Recently identified as an attack path, MFA fatigue is where a compromised account (Password/User) keeps being prompted for approval till the user hits approve. 

Microsoft is introduced measures to combat MFA fatigue, while giving more context to users in the Authenticator app, such as number and location/application matching. 

Instead of the typical approve/deny message, users are prompted to match the number presented at login, meaning anyone trying to compromise an account would need to contact the user to type the number in. This feature will be enabled by default on 27th February 2023, so users should be aware that this will be changing if they currently use Authenticator.  


Along with number matching, Microsoft are also introducing location/application matching.

This tells the user the application, and where the request is coming from.   

Best – passwordless 

There are two main methods for compromising MFA; real-time phishing attacks and channel jacking. 

Real-time phishing involves a machine in the middle approach, by bringing a user to an attacker-controlled (or compromised) machine and relaying that request to again access.  

Channel jacking involves taking over the communication channel used by the authentication method, being email, text, push notifications or voice calls.  

The best methods of authentication are designed to protect against both real-time phishing and channel jacking, and to even eliminate the worst part of security: passwords.  

With passwordless options, the major vulnerability for is ’shoulder surfing’, and this usually involves losing a device that the user will notice is missing. 

The three main passwordless phish-resistant options are Windows Hello for Business, smart cards and FIDO2 keys. These methods use a mutually validated process to exchange keys at registration. The identity provider remembers a public key (no secret stored) which it uses to validate that it’s seeing the same token that was registered. Importantly, both registration and use are bound to the hardware that the login is being attempted from.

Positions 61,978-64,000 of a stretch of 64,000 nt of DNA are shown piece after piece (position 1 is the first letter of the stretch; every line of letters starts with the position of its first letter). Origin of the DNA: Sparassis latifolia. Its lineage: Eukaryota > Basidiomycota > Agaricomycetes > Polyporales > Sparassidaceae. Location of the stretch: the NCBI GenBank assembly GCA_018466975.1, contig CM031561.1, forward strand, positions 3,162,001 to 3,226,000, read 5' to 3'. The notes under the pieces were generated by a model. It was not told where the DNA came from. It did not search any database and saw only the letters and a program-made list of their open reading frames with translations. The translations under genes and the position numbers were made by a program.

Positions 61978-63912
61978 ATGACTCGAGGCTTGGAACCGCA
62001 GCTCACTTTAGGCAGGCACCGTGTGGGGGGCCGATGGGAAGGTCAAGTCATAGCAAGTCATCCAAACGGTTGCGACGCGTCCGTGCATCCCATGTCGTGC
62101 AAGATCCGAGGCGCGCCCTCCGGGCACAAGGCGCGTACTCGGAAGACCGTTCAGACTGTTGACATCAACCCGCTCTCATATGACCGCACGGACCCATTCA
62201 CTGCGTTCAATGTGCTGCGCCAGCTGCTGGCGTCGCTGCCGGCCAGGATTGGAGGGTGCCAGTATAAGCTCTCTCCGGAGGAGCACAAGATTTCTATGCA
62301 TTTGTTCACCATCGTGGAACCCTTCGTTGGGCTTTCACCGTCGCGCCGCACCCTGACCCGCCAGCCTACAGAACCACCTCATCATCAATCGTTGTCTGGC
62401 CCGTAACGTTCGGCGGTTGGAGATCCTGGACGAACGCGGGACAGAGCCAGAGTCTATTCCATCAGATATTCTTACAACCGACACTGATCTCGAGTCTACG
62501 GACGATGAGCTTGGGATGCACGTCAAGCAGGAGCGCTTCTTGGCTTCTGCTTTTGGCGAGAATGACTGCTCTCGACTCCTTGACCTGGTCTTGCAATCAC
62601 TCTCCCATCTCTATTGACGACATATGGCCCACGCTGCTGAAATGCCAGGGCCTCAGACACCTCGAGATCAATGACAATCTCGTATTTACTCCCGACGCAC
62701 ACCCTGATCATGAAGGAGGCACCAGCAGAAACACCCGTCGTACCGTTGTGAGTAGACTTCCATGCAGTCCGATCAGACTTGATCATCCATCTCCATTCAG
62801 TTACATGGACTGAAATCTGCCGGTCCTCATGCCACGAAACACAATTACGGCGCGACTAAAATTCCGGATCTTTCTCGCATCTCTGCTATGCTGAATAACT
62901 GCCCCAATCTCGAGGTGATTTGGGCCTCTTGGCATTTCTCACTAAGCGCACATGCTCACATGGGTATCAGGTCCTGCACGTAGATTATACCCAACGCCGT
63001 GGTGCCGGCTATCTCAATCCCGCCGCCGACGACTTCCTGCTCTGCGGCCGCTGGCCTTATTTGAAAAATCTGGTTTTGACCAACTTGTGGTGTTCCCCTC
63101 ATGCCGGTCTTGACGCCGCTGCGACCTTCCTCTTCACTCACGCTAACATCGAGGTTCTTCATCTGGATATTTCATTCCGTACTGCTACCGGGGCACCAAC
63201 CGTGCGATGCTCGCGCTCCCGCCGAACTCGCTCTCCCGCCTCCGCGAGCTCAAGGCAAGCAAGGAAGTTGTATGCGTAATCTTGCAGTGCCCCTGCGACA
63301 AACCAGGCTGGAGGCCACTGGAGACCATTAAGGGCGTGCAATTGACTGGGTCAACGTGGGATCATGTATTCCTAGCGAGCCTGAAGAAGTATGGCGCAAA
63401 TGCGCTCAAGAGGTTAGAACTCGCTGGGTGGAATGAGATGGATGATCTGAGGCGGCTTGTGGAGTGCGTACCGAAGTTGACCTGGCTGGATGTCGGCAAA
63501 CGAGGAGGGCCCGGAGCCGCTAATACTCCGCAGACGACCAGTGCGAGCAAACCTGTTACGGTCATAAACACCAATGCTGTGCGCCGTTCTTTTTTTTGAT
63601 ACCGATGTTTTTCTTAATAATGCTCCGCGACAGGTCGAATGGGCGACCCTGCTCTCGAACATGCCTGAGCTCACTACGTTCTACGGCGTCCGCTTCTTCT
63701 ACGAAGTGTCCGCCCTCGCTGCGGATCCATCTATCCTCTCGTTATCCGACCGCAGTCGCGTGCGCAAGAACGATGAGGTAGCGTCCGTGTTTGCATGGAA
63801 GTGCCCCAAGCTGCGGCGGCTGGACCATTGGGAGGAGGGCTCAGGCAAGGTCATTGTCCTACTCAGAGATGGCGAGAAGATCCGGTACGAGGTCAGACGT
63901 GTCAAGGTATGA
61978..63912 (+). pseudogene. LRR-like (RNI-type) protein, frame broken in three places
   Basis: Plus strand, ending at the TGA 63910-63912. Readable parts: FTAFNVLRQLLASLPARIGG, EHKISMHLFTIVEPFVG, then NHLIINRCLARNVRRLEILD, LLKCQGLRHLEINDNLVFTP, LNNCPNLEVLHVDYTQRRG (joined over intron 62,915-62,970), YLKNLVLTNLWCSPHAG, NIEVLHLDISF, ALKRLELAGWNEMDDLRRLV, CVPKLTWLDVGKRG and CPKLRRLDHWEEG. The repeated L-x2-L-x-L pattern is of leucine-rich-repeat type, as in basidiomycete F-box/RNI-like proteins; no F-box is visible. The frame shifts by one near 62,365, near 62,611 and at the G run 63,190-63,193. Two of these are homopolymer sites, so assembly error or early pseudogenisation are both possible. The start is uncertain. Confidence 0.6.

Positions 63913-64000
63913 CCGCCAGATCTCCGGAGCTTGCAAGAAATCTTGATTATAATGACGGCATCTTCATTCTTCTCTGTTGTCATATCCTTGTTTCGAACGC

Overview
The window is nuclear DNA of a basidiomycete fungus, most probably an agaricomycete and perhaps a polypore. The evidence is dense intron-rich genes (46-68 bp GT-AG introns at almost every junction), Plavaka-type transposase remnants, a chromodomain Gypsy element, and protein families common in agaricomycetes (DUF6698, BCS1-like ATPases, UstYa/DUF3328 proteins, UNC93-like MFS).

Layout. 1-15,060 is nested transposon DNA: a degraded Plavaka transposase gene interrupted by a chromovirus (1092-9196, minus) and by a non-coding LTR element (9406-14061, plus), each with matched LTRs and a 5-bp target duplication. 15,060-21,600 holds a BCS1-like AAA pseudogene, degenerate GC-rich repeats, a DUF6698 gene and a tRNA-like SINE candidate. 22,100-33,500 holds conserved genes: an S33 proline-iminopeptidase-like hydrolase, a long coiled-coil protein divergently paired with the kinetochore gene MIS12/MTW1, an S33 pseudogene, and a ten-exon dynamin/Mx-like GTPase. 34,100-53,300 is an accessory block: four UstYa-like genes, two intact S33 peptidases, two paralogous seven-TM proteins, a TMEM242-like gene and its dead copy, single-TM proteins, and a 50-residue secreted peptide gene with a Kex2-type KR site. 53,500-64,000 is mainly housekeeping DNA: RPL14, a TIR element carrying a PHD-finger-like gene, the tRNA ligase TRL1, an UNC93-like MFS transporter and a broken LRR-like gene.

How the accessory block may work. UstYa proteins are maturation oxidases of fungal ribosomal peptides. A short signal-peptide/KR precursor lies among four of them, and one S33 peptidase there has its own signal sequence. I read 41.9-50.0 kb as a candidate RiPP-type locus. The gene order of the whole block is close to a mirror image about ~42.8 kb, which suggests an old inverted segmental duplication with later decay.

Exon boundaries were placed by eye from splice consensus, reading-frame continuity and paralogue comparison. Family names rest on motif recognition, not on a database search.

This generally means that the attacker needs to steal the PC, the FIDO2 Key, the smart card or a combination of all of them, depending on how conditional access is configured. They must also know the associated unlock code or biometric associated with these methods. 

Even though it’s called passwordless, all the technologies listed include multiple factors to authenticate users. They all include the components of something you have, being the hardware, and either something you are (biometrics) or know (PIN).  

Microsoft can now restrict access based on the authentication method used. his gives organisations the option to restrict access to their most critical apps with more secure authentication and to move users fully to phishing-resistant authentication, enhancing the organisation’s security position. 

These options are not limited to internal users, you can require a base level of security for guest accounts to ensure they are using strong multifactor options. 

There are also Azure MFA developments in adopting passwordless technology with Azure Virtual Desktop, enabling Windows Hello for Business and FIDO2 keys, that are currently in public preview. 

MFA Passwordless MFA Phishing-resistant MFA
Combinations of methods that satisfy strong authentication, such as password + SMS Passwordless methods that satisfy strong authentication, such as Microsoft Authenticator Phishing-resistant passwordless methods for the strongest authentication, such as FIDO2 security key



Need help securing your user identities?

Content+Cloud has several offerings and subject matter expertise aimed at improving your identity security, through stronger authentication options like enabling MFA, starting the journey into passwordless authentication, and even a full security review to build your cloud security roadmap.


Further reading  

All your creds are belong to us! Microsoft Community Hub  

Plan an Azure Active Directory Multi-Factor Authentication deployment. Microsoft Learn  

How to use number matching in multifactor authentication (MFA) notifications – Authentication methods policy. Microsoft Learn  

Supported identities and authentication methods. Microsoft Learn